Throughout his career as a sociologist, historian, educator, and sociopolitical activist, William Edward Burghardt (W.E.B.) Du Bois argued for immediate racial equality for African-Americans. His emergence as an African-American leader paralleled the rise of Jim Crow laws of the South and the Progressive Era.
One of Du Bois" most famous quotes encapsulates his philosophy, “Now is the accepted time, not tomorrow, not some more convenient season.
It is today that our best work can be done and not some future day or future year. It is today that we fit ourselves for the greater usefulness of tomorrow. Today is the seed time, now are the hours of work, and tomorrow comes the harvest and the playtime.”
Du Bois was born in Great Barrington, Mass on February 23, 1868. Throughout his childhood, he excelled in school and upon his graduation from high school, members of the community awarded Du Bois with a scholarship to attend Fisk University. While at Fisk, Du Bois experienced racism and poverty that was very different to his experiences in Great Barrington.
As a result, Du Bois decided that he would dedicate his life to ending racism and uplifting African-Americans.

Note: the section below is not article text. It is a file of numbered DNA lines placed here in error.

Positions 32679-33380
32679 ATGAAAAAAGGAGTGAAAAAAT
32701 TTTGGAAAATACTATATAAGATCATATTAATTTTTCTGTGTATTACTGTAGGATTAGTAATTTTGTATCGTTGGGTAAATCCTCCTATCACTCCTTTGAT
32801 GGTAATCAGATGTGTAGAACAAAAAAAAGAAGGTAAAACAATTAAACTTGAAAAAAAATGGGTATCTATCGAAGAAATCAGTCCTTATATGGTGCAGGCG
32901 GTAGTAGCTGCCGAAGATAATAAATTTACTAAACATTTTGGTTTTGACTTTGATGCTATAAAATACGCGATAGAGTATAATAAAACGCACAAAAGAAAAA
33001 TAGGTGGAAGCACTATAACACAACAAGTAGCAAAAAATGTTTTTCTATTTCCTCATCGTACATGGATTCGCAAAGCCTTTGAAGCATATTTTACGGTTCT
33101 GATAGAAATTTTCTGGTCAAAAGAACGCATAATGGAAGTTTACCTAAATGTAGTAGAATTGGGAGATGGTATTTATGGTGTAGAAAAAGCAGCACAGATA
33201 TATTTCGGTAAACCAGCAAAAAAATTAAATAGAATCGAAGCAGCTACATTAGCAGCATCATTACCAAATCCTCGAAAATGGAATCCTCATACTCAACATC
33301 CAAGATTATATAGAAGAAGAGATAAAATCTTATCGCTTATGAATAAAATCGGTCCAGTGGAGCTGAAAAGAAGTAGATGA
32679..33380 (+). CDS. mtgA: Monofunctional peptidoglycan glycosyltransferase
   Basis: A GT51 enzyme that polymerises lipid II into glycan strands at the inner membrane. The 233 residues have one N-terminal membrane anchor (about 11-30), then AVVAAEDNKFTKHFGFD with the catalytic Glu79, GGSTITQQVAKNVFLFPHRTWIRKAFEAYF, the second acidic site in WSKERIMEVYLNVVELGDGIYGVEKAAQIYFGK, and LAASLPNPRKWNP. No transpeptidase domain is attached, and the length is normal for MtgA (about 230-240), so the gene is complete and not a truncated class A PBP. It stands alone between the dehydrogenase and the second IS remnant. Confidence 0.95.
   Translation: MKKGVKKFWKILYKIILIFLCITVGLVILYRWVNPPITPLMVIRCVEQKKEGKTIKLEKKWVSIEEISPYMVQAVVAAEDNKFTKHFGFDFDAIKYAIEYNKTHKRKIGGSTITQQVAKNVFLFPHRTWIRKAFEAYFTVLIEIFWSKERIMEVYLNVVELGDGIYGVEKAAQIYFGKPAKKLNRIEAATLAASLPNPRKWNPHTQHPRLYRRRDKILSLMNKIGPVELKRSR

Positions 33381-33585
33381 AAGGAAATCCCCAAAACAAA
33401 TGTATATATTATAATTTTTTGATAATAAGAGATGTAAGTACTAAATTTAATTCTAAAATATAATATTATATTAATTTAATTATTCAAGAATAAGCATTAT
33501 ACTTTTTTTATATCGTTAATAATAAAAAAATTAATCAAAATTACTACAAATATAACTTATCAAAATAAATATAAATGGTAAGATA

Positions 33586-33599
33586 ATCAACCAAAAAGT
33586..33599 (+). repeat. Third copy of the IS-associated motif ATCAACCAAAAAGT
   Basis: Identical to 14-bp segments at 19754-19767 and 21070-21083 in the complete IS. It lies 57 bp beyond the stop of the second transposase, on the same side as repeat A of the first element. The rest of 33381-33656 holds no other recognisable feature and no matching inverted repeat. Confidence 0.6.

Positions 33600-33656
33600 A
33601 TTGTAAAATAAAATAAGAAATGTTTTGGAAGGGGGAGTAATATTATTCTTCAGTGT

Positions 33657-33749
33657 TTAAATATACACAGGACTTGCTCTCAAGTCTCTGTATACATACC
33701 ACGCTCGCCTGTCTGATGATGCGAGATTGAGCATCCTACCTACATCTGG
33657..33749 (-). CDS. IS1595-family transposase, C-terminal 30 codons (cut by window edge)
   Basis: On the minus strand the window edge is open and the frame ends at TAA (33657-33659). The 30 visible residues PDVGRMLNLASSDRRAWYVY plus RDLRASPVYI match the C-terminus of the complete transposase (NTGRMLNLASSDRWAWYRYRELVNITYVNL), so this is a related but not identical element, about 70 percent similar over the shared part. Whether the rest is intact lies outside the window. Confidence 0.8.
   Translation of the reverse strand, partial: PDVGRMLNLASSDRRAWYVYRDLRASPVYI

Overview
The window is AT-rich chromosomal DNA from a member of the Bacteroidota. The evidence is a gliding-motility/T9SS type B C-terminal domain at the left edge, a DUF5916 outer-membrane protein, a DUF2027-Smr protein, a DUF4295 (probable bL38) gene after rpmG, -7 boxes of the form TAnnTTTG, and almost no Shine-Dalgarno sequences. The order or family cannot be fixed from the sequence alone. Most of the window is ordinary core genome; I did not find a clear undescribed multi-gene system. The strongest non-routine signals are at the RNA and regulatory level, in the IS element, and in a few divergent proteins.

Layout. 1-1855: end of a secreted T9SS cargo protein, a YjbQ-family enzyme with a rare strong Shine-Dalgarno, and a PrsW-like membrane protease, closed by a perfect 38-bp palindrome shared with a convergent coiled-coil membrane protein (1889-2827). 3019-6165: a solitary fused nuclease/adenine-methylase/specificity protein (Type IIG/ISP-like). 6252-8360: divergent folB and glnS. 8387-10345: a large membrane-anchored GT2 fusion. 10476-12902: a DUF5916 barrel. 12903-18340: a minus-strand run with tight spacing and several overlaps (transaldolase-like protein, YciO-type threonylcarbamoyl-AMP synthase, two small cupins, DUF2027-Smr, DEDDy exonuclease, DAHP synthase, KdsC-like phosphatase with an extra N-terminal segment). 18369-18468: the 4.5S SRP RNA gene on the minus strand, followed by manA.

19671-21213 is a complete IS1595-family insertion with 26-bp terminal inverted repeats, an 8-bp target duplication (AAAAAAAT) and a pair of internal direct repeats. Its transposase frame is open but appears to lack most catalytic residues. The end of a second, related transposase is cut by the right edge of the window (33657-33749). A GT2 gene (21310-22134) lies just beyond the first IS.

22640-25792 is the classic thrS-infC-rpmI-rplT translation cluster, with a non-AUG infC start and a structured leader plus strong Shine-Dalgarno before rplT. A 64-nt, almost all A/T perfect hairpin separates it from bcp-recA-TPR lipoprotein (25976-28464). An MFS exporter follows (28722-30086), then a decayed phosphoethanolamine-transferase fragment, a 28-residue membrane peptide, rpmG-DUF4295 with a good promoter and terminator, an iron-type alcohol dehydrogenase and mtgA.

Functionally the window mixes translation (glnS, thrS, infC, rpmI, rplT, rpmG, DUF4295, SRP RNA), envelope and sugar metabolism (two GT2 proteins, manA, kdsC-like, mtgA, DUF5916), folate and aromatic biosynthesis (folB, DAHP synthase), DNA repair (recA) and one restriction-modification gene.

In 1888, Du Bois graduated from Fisk and was accepted to Harvard University where he earned a master’s degree, a doctorate and a fellowship to study for two years at the University of Berlin in Germany. Following his studies in Berlin, Du Bois argued that through racial inequality and injustice could be exposed through scientific research. However, after observing the remaining body parts of a man who was lynched, Du Bois was convinced that scientific research was not enough.
"Souls of Black Folk": Opposition to Booker T. Washington:
Initially, Du Bois agreed with the philosophy of Booker T. Washington , the preeminent leader of African-Americans during the Progressive Era. Washington argued that African-Americans should become skilled in industrial and vocational trades so that they could open businesses and become self-reliant.
Du Bois, however,